After months of uncertainty around whether Ali Abdullah Saleh has been sincere about stepping down from his post as Yemen’s president, Sunday brought confirmation that he has left the country to seek medical treatment in the United States. Under a deal brokered by the Gulf Cooperation Council with United Nations, United States and United Kingdom assistance, Saleh is barred from partaking in the Feb. 21 elections for an interim president. In exchange, he received immunity in an unamendable law — both nationally and internationally highly controversial — passed by Yemen’s parliament the day before his departure.
And yet Saleh made it immediately clear that he intended to return to Yemen before the elections to lead his General People’s Congress party, which holds a majority of seats in parliament. This is, of course, somewhat reminiscent of the last time Saleh left Yemen for medical treatment in June 2011. Following a bomb attack on the presidential palace which left several senior government officials dead and Saleh and others seriously injured, he sought treatment in Saudi Arabia amid hopes he would step down from office. He returned to Sana’a as president at the end of September. While Saleh will not be able to hold this office again, his intention of continuing to play a major role in the future of Yemen taints the otherwise good news of his departure.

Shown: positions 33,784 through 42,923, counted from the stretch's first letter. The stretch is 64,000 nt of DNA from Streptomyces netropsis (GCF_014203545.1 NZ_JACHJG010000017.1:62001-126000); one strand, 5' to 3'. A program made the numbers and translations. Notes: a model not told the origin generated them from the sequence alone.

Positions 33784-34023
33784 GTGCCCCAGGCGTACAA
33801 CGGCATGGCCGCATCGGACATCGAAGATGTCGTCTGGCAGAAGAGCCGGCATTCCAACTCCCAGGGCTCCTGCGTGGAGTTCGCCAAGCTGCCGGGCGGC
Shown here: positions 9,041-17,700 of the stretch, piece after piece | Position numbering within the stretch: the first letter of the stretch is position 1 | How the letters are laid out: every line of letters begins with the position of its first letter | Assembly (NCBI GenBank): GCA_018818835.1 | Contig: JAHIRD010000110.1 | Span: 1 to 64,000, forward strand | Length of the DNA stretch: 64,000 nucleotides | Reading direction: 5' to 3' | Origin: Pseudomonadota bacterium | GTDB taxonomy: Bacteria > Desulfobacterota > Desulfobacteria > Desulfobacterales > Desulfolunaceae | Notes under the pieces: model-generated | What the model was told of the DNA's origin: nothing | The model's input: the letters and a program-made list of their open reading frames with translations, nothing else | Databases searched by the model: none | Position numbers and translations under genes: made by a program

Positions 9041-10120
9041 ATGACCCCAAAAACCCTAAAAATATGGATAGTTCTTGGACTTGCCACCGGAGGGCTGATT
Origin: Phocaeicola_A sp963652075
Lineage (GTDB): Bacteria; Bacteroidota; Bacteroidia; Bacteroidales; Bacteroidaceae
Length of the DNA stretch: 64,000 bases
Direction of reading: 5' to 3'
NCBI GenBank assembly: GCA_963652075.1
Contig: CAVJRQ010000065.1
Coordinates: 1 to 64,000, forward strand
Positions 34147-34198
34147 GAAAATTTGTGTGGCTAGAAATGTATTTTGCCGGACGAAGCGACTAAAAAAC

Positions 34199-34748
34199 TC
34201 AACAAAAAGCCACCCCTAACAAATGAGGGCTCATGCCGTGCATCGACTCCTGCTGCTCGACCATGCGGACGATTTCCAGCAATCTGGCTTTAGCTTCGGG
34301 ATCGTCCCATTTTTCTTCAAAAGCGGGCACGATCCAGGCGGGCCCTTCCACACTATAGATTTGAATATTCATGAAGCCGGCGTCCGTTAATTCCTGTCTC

But now what? We’ve seen leaders who had desperately tried to hold on forced from power in Arab countries before. Zine al-Abidine Ben Ali was run out of Tunisia. Hosni Mubarak, under withering domestic and international pressure, stepped down from Egypt’s presidency. And Muammar Gaddafi wouldn’t leave and was finally killed.
Yemen, though, is different. Its crisis goes much deeper than socioeconomic and political dissatisfaction. It has insurgencies to worry about.
There are two: the al-Houthi uprising in the north since 2004 and the increasingly secessionist rebellion in the south that, while tracing its origins back to the brief 1994 north-south civil war, has gained violent momentum from 2007 onwards. Both insurgencies are reactions to political marginalization and economic neglect by Sana’a.